Yet, adoption will not fix this gargantuan issue, nor should it. If possible, the best thing in most scenarios would be to help these children remain in their home country with their own extended families. So, now what do we do with that? What do I need to do in honor of my sweet baby boy to help the millions of children like him?

One thing that makes sense as a step in the right direction is the idea of a foster-like system, which would prevent the orphans from being abandoned (as our Little Man was), being taken to institutions, or worse, ending up on the streets as prostitutes or beggars. In the bleekness of this issue, one thing that excites me is that the organization J works for ( is empowering local churches to enable families within their congregations to love and take care of orphaned children in a family setting. Most of the time it isn’t a lack of love that orphans these children but a lack of resources.

You can check out how they do this by clicking here. They also have things you can do if you click here. I am trying to brainstorm a special thing for us to do in honor of T’s gotcha day, Feb. 24th. More to come on that.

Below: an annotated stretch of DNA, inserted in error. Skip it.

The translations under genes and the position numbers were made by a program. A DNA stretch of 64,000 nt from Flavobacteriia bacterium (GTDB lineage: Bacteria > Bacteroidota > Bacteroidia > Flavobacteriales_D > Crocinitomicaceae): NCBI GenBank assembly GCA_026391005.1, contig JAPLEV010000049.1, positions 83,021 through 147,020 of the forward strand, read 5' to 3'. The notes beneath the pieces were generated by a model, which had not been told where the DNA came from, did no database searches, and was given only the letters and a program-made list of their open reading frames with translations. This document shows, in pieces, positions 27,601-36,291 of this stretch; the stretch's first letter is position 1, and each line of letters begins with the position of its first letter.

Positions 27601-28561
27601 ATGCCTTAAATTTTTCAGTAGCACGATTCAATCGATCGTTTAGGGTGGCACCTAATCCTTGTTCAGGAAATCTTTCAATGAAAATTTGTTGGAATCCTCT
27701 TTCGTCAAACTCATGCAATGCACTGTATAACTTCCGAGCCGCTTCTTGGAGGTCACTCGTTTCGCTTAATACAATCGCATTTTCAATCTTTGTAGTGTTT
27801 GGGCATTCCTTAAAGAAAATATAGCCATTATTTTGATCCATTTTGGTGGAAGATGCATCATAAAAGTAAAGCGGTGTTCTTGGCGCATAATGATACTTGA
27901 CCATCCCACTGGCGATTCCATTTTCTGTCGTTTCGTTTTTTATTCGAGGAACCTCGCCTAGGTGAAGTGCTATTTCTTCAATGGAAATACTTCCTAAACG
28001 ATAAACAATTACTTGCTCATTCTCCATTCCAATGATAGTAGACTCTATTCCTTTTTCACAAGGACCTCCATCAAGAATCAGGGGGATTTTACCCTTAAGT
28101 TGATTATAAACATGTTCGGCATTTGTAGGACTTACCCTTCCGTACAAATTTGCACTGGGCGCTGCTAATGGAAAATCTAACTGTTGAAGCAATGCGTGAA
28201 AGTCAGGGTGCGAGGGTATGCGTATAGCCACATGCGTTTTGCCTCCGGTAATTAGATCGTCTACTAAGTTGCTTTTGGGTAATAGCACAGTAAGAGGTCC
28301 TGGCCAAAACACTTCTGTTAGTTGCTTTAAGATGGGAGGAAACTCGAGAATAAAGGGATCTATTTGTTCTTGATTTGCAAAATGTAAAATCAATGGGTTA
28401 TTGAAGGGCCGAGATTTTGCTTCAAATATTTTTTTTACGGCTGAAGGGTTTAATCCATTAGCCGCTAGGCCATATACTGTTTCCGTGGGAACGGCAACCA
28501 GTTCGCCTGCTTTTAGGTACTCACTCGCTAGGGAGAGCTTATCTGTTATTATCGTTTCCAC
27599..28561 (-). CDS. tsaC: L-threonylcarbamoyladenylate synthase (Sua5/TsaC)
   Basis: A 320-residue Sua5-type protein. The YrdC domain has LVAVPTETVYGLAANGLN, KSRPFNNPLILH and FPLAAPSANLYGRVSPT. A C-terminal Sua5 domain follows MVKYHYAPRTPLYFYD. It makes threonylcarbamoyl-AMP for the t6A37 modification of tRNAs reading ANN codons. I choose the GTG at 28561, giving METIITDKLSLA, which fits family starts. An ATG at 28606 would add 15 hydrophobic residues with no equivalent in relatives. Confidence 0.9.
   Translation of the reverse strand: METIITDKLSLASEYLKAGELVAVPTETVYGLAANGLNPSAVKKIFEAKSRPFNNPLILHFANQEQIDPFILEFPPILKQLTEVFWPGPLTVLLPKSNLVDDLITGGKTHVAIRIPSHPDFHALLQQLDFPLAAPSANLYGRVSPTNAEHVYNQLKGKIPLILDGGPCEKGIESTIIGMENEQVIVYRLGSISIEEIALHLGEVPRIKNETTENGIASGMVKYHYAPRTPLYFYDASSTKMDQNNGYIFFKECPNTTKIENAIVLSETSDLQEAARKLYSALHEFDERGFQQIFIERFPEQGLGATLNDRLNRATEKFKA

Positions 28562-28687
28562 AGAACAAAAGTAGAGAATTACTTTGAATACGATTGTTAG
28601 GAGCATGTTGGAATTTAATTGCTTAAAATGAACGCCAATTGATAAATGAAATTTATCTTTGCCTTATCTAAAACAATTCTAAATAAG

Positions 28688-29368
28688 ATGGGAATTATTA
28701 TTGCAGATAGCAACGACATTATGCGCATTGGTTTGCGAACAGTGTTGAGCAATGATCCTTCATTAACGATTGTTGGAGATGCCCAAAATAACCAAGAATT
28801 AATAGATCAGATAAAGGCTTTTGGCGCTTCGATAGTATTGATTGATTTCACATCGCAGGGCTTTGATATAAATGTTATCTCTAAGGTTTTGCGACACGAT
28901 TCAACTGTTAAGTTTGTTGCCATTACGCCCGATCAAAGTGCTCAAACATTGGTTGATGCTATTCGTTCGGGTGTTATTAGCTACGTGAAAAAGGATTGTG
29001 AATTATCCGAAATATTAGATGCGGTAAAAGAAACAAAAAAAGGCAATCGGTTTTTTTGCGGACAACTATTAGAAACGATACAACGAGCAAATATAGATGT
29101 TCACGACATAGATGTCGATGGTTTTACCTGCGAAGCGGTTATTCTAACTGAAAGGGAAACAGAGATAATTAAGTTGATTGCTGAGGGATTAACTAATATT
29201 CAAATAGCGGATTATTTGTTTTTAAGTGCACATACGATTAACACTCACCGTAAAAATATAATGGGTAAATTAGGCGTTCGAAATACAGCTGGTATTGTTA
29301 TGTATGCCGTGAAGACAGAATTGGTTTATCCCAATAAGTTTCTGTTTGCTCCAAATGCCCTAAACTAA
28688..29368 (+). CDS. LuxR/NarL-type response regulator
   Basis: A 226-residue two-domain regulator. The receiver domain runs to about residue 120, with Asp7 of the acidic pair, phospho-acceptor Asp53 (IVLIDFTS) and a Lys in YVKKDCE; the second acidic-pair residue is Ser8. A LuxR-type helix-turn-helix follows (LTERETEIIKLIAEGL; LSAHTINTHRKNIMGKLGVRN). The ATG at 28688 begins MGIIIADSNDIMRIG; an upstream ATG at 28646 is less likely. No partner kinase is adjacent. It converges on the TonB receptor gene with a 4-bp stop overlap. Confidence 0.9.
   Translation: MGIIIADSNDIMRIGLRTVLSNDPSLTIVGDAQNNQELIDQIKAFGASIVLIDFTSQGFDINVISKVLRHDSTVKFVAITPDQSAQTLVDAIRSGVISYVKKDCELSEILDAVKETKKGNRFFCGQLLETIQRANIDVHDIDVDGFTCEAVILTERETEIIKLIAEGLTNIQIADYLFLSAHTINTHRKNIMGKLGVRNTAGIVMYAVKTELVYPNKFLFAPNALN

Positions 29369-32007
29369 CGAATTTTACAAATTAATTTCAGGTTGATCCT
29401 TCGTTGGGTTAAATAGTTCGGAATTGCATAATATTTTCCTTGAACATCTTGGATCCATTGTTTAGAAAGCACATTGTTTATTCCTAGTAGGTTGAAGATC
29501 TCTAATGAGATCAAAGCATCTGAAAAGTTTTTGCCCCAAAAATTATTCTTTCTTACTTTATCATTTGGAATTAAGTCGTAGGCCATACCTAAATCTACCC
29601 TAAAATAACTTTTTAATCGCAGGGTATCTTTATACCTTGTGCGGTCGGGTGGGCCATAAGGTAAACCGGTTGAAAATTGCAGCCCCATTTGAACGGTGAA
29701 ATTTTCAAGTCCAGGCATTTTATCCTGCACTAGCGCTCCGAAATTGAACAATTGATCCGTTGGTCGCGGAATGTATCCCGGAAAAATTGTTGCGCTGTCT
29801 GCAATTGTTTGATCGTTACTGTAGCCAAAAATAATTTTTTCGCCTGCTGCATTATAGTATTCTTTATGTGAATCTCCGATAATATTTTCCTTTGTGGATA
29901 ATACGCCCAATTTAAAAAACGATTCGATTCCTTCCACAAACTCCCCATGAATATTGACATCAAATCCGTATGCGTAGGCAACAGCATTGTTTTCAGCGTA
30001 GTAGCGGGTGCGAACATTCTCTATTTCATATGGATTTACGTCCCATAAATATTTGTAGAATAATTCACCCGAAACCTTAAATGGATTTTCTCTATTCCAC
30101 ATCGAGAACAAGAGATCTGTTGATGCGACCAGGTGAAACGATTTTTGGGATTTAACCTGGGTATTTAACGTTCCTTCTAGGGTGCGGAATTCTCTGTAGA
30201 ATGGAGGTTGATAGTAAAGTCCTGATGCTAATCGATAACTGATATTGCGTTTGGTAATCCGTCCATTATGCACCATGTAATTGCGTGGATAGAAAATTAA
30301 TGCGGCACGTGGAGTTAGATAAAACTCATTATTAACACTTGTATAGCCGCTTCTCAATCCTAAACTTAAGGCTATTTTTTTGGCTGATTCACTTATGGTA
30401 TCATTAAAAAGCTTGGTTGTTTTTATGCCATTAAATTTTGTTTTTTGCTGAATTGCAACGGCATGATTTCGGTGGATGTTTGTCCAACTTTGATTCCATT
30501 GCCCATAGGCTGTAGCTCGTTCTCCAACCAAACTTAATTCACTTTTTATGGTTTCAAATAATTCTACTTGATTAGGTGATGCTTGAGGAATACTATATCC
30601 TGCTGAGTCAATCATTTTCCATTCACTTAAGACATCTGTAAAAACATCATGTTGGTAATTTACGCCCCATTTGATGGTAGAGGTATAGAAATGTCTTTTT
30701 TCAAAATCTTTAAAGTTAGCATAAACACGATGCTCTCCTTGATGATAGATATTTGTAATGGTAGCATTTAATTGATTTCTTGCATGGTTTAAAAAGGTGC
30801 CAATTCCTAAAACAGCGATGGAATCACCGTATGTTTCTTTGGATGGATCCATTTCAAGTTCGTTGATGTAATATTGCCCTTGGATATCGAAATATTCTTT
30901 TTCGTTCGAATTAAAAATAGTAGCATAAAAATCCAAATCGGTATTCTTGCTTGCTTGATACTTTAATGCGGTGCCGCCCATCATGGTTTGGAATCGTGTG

So, I get excited about us, who have much to give, being able to help prevent children from becoming just another addition to the number of orphans in Africa. It breaks my heart to think of my little man being another number. I hope our ultimate response can make the children in his home country thankful he is one of their “ambassadors.”

Friday, January 16, 2009

Here we go...

So, I decided to start a blog this year. I am doing this mostly for me because I feel like I am so much better able to process and internalize things when I write them out. I intend for it to be musings from me and some funny little kid stories and some pictures of our family and some more thoughts. It really is more for me than for you. But, at the rare possibility that I might write something interesting or be going through something you are going through or have gone through, I thought I’d let you know I am starting this. Because of the weirdness of the internet and it’s public-ness I have decided to use initials or nicknames to describe family members. I am not really sure why honestly. I have seen other intelligent people do it though, and I am sure they have a good reason. I trust their judgment. Luckily, everyone in out family has a different first initial. And we didn’t even plan that!

All in all, I really enjoy living life in community with others. This journey I am on of trying to follow Jesus with J and our two toddlers in tow is proving to be interesting enough, so far, thus the title of the blog. I’d love to have you comment and correct and challenge and encourage and laugh with me if you’re willing. Thanks for being our family and friends, and therefore our community.

So, here we go.